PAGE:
“I would want about $3 billion for the city of Houston and Harris County for the bayous,” he said.
Any Houstonian who’s dried couch or car upholstery after a recent flood might easily agree, for what’s becoming a part of living in some neighborhoods. Powerful, persistent storms the past two years soaked streets, stranded drivers who risked a high-water ride and lost. In some neighborhoods near bayous the rains busted in, leaving behind waterlogged carpets and mud stains before receding back within the banks.
Ask engineers in Texas, and like the saying goes everything is bigger here, including the needs and costs for new water pipes, locks and dams and roads and bridges. A plan to realign Interstate 45 in the Houston area alone is expected to cost about $7 billion, about the same as the lowest cost estimates for storm-surge protection for Galveston Bay.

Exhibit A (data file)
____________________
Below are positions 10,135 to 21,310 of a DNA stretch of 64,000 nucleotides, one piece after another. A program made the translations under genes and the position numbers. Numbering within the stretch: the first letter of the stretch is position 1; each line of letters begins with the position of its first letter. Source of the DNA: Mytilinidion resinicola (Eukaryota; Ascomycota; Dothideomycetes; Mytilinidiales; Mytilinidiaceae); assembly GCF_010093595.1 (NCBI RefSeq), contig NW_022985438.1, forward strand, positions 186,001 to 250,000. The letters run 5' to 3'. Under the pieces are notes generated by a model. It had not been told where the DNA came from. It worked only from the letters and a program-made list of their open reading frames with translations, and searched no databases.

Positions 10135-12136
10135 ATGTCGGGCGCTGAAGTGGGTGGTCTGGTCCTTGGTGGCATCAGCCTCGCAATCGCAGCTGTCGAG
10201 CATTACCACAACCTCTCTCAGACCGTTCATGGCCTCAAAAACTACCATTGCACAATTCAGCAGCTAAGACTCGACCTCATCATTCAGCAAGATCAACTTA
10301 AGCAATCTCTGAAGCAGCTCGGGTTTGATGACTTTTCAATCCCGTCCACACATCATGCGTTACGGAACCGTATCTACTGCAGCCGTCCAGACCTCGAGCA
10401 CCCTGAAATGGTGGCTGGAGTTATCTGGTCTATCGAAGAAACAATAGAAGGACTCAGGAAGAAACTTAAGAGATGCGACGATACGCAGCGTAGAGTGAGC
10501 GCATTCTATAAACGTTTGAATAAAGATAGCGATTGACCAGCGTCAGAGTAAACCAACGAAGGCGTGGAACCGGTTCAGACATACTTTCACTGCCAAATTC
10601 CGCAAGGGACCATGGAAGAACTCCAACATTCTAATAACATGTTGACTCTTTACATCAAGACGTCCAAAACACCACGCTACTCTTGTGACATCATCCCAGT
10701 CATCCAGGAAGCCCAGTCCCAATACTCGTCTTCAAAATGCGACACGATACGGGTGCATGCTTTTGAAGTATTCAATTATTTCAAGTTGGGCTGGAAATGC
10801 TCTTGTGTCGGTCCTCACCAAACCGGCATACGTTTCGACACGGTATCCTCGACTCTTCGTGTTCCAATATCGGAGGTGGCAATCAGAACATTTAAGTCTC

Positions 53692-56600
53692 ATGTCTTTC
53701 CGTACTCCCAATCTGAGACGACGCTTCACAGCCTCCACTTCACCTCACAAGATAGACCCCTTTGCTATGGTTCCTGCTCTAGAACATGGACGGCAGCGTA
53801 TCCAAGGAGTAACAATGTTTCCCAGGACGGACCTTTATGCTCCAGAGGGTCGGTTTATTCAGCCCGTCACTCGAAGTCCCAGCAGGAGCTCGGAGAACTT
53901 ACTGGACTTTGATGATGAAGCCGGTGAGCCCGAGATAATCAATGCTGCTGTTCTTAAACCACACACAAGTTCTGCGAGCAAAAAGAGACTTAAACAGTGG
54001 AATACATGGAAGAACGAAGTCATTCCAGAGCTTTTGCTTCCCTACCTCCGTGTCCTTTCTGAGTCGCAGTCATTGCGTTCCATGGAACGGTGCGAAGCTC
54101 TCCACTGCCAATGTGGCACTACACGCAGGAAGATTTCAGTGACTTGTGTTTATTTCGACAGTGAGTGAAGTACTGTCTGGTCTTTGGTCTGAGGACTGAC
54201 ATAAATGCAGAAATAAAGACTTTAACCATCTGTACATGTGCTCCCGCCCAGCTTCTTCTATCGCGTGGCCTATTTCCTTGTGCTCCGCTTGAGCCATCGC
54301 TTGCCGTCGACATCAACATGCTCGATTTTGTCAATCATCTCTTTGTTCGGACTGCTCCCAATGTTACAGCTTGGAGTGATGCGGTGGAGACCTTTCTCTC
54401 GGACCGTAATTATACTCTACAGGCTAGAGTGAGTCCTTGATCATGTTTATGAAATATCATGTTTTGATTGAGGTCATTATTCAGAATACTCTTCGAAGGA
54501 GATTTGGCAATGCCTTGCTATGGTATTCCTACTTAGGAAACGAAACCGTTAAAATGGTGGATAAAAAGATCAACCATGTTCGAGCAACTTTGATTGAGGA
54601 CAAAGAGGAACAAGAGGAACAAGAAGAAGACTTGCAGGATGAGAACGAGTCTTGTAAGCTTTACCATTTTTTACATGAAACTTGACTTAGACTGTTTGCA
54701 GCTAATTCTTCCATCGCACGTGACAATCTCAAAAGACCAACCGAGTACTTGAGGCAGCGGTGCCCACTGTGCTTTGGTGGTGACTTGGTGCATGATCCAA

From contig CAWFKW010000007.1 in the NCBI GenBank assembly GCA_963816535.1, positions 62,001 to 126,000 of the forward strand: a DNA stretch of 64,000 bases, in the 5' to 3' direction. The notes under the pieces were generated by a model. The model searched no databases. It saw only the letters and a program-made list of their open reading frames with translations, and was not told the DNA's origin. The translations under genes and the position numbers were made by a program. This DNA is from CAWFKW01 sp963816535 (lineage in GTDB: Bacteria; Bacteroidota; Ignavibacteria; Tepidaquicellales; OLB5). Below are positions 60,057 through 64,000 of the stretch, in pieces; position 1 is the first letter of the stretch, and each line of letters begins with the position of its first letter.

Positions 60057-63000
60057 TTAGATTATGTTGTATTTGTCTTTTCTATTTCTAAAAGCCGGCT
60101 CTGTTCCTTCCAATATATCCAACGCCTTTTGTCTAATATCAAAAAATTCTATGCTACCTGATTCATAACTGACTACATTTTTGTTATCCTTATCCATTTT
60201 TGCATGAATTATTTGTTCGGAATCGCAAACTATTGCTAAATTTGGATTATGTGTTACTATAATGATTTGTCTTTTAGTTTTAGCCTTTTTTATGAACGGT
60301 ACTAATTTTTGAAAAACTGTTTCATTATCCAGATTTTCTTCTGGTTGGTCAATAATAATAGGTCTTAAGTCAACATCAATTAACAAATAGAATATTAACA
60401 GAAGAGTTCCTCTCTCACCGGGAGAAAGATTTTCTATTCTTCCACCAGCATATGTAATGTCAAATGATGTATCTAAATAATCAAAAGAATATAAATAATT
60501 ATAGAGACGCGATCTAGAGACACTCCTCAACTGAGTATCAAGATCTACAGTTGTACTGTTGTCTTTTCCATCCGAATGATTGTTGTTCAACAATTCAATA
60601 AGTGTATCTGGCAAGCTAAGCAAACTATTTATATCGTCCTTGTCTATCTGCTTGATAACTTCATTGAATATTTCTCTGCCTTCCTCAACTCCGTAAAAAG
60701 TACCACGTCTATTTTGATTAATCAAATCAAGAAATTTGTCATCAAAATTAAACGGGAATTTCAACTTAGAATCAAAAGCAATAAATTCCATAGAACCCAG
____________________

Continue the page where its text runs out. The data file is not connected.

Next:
“Anybody can easily come up with a $1 billion or $5 billion way to spend on infrastructure, whatever amount you say,” said Mike Voinis, Houston office leader for HNTB, a national engineering company. “There never is going to be enough money to handle all that, so we need to come up with innovative ways and creative ways to leverage the dollars we have… No amount of money can solve what we have.”